After a couple decent Minor League seasons, Gipson-Long saw his stuff tick up and found an improved feel for his changeup. The result was big strikeout numbers in Triple-A and an impressive MLB debut. Unfortunately, he will miss the 2024 season after undergoing Tommy John surgery.


Gipson-Long features a four seamer at 92-95 MPH as well as a sinker at 92-93 MPH that averages around 15 inches of horizontal run. While the four seamer does not have eye-popping characteristics, it plays up a bit at the top of the zone from his 5.3 foot release height and above average extension.

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Both his slider and changeup are above average secondaries. The slider has been there for him throughout his professional career and was as effective as ever in 2023, as he threw it a tick harder and commanded it extremely well (68% strike rate).

The changeup had flashed plenty in the past, but had not been there for him consistently until the back half of last season. The pitch was particularly useful for him in his four MLB starts, killing spin effectively into the 1,300 RPM range helping it drop and fade. He will mix in an upper 80s cutter to lefties on occasion as well.

9. Justyn-Henry Malloy – OF – (Triple-A)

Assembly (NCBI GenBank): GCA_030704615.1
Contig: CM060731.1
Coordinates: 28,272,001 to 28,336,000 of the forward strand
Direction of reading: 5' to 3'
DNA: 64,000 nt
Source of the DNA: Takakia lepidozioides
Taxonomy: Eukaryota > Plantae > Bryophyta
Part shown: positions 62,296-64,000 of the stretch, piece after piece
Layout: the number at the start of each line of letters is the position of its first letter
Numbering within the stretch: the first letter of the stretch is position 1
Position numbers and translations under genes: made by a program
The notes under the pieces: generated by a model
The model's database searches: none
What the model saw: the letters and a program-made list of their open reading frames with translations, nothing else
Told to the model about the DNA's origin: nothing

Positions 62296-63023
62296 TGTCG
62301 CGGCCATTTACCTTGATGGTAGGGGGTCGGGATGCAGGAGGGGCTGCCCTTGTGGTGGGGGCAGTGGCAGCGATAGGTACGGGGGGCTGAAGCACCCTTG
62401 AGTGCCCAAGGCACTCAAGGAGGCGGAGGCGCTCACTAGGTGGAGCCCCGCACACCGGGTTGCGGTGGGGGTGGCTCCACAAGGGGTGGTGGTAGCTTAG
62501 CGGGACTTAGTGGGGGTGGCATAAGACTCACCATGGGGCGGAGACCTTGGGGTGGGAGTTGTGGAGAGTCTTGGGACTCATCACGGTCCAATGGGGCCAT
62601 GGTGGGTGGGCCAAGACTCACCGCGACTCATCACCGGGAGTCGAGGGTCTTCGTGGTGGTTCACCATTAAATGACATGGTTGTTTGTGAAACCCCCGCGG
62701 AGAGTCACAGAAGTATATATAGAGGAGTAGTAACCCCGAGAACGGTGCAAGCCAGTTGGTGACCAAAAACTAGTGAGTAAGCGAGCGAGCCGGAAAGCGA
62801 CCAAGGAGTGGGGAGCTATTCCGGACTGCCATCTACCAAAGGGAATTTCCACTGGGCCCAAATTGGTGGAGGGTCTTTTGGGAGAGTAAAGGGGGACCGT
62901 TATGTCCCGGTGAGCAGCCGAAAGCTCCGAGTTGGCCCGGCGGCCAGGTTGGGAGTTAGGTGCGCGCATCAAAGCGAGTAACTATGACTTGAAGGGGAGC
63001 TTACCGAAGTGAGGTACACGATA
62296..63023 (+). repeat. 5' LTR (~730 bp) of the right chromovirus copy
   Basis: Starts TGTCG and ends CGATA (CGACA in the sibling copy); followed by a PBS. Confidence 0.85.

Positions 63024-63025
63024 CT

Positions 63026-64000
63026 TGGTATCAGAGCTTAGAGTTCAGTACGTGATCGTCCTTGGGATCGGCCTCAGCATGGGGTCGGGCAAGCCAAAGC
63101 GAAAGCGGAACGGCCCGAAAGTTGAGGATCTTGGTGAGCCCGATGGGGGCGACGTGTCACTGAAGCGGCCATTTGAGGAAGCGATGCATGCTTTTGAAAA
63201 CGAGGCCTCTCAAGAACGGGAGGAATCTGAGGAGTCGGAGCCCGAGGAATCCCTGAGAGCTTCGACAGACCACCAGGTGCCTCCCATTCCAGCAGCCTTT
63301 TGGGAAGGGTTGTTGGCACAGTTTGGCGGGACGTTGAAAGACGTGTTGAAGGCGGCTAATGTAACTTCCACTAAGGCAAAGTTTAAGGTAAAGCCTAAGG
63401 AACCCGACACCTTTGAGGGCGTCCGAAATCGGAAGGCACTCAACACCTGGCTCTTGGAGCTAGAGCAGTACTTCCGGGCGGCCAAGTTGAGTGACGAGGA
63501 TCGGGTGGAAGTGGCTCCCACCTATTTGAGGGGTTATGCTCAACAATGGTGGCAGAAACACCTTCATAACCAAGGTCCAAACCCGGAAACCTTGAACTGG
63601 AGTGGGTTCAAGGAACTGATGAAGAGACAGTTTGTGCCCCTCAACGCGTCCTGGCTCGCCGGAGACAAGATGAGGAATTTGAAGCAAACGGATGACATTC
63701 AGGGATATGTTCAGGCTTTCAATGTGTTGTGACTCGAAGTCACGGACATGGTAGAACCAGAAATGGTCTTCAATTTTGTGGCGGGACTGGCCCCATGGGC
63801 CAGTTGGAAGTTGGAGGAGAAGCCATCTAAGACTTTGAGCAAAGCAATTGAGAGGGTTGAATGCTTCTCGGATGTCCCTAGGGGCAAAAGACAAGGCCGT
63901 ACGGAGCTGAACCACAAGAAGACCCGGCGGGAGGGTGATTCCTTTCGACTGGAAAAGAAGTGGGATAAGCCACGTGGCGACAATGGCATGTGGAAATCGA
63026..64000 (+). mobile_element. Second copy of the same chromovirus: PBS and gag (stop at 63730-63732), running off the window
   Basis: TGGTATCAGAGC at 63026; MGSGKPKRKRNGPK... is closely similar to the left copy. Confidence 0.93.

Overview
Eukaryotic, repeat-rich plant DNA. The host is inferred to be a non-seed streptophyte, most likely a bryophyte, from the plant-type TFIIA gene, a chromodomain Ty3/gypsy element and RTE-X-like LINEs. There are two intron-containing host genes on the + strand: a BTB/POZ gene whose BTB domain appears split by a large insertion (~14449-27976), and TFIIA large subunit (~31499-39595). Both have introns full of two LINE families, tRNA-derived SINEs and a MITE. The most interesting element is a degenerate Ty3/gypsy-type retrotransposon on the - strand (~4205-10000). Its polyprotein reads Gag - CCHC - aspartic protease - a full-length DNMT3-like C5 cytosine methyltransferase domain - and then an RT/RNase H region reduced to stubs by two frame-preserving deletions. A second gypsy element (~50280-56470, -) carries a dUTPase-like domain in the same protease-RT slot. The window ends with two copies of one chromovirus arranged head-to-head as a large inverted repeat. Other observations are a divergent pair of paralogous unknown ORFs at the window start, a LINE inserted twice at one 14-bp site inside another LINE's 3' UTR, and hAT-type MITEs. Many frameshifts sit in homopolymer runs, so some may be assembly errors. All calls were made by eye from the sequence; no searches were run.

Height/Weight: 6’0″, 205 | Bat/Throw: R/R | 6th Round (187), 2021 (ATL) | ETA: 2024


One of the most disciplined hitters in professional baseball, Malloy grinds out at bats with just enough power and feel to hit to potentially be a regular.


Starting somewhat crouched and with his hands low, Malloy gets into his back side well and works uphill, which helps him elevate consistently. Launching from such a low hand position can result in some challenges with the top third of the zone, but his superb plate discipline helps hedge that.

While the exit velocities are average for Malloy, he does a good job of generating carry to his pull side and with his consistent ability to elevate gives him 20 home run upside. He also leverages his advantage counts effectively. Even though the contact rates are fringy and his willingness to go deep into counts can result in a somewhat elevated strikeout rate, he rarely gives away at bats.

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The fringy hit tool puts some pressure on Malloy’s ability to tap into at least average game power. The fact that Malloy lead all of professional baseball with 110 walks in 2023 helps bolster his offensive profile as well.

Check out our conversation with Justyn-Henry Malloy!


Initially drafted as a third baseman, the Tigers have shifted Malloy’s focus to the outfield where he could provide average defense. His above average arm helps his case in a corner as well. A fringe-average runner, Malloy is neither much of a base-stealing threat or a clogger.